Thanks for writing about this issue! I agree with you – if you don’t need the data, don’t collect it. Another thing my organization has done is change the fill-in-the-blank option (which often gets presented as Other: _____). Who wants to be thought of as “other”?! So we use “Another identity:______). We also use the “check all that apply” that Ophelia mentioned below.

  • Seth

    It doesn’t work to make the third option “trans*” because that suggests that either all trans* people don’t consider themselves binary, or that they don’t count as real males/females. When I encounter a form like that I don’t consider it inclusive or accepting at all. Transgender is NOT AT ALL a gender identity to many if not most trans* people.

    What I’d do is this:What is your gender identity?[  ] female[  ] male[  ] something else/nothing (please specify below if you wish:)______________________[  ] prefer not to sayAnother question to ask yourself is if you really need to know the person’s gender, or if you just need to know what pronouns to call them. If so, that would be a MUCH better question:Please specify your preferred pronouns:[  ] he/his/him[  ] she/her/her[  ] other (please specify) ______/_______/______[  ] none (use name only)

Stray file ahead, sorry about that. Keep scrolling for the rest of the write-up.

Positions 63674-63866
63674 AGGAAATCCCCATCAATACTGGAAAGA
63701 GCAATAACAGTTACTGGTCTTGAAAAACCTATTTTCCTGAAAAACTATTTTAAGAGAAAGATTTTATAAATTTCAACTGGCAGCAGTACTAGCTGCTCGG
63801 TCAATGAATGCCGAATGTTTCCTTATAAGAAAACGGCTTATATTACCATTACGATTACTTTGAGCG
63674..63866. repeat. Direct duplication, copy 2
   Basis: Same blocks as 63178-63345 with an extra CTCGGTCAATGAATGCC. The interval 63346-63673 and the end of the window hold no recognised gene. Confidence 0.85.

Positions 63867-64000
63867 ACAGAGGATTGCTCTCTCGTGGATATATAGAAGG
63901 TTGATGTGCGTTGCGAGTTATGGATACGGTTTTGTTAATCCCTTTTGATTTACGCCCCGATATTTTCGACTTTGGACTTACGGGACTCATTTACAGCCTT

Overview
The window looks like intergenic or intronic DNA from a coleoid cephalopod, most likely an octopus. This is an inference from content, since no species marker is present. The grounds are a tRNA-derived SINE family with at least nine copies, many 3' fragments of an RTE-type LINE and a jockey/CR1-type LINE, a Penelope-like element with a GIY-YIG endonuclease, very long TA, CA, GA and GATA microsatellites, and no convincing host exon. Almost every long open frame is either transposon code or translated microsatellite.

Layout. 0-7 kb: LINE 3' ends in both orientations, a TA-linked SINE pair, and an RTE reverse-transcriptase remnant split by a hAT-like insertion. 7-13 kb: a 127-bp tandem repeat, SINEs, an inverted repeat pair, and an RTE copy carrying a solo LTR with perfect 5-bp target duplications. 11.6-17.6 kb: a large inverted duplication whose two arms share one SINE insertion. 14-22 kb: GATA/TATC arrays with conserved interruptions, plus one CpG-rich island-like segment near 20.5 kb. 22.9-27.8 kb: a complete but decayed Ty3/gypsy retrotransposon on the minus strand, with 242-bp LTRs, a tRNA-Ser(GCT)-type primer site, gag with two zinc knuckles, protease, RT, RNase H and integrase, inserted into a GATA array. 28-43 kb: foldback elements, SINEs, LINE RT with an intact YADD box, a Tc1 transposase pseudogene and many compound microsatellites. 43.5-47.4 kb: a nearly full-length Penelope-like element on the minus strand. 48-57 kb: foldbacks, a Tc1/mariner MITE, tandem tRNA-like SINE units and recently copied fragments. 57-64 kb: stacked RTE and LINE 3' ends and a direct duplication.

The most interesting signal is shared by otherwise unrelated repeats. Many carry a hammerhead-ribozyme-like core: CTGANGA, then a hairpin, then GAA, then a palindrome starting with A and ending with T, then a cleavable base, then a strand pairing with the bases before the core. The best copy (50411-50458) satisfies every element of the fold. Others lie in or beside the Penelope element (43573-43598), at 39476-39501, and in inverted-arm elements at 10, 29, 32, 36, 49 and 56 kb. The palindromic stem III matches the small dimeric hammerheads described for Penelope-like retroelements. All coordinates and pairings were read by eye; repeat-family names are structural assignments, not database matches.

Even if you DO need to know the person’s gender, it’s still a very good idea to ask about their pronouns, because if someone is going to be referred to at all, you’ll need to know what they want to be called. There isn’t a standard gender-neutral pronoun everyone agrees with yet, and even if there was you still need to ask just in case someone prefers something else.

    • switcher

      I agree with you about the pronouns thing. If its an application or form for something where you are going to interact with the person afterwards you should find out their pronouns. I always get pushback that it would confuse or offend people that have never had to explain their gender expression or identity, but too bad for them I guess they can just check of the “normal” (as they may see it) pronouns.